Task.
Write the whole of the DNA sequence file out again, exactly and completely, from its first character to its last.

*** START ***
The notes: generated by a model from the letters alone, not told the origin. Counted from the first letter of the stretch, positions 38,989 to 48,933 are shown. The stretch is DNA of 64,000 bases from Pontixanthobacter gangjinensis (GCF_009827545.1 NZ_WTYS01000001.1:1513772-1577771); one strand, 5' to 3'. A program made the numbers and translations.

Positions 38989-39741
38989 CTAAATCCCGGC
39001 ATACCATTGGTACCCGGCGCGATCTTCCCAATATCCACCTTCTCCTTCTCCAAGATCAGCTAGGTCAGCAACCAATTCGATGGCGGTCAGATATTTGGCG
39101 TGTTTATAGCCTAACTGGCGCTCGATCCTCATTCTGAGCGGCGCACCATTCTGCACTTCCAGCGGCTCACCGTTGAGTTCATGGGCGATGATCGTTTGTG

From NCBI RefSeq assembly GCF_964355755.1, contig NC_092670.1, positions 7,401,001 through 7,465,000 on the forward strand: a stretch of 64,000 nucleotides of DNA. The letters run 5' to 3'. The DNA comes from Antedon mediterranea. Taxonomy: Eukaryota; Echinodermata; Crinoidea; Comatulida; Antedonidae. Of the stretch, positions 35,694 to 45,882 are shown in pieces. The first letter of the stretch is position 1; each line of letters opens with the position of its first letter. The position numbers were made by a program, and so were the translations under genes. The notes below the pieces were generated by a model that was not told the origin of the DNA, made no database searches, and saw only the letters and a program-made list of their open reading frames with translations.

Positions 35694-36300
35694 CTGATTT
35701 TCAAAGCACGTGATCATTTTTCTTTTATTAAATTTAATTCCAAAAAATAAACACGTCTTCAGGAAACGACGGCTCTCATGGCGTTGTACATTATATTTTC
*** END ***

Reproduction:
The notes: generated by a model from the letters alone, not told the origin. Counted from the first letter of the stretch, positions 38,989 to 48,933 are shown. The stretch is DNA of 64,000 bases from Pontixanthobacter gangjinensis (GCF_009827545.1 NZ_WTYS01000001.1:1513772-1577771); one strand, 5' to 3'. A program made the numbers and translations.

Positions 38989-39741
38989 CTAAATCCCGGC
39001 ATACCATTGGTACCCGGCGCGATCTTCCCAATATCCACCTTCTCCTTCTCCAAGATCAGCTAGGTCAGCAACCAATTCGATGGCGGTCAGATATTTGGCG
39101 TGTTTATAGCCTAACTGGCGCTCGATCCTCATTCTGAGCGGCGCACCATTCTGCACTTCCAGCGGCTCACCGTTGAGTTCATGGGCGATGATCGTTTGTG

From NCBI RefSeq assembly GCF_964355755.1, contig NC_092670.1, positions 7,401,001 through 7,465,000 on the forward strand: a stretch of 64,000 nucleotides of DNA. The letters run 5' to 3'. The DNA comes from Antedon mediterranea. Taxonomy: Eukaryota; Echinodermata; Crinoidea; Comatulida; Antedonidae. Of the stretch, positions 35,694 to 45,882 are shown in pieces. The first letter of the stretch is position 1; each line of letters opens with the position of its first letter. The position numbers were made by a program, and so were the translations under genes. The notes below the pieces were generated by a model that was not told the origin of the DNA, made no database searches, and saw only the letters and a program-made list of their open reading frames with translations.

Positions 35694-36300
35694 CTGATTT
35701 TCAAAGCACGTGATCATTTTTCTTTTATTAAATTTAATTCCAAAAAATAAACACGTCTTCAGGAAACGACGGCTCTCATGGCGTTGTACATTATATTTTC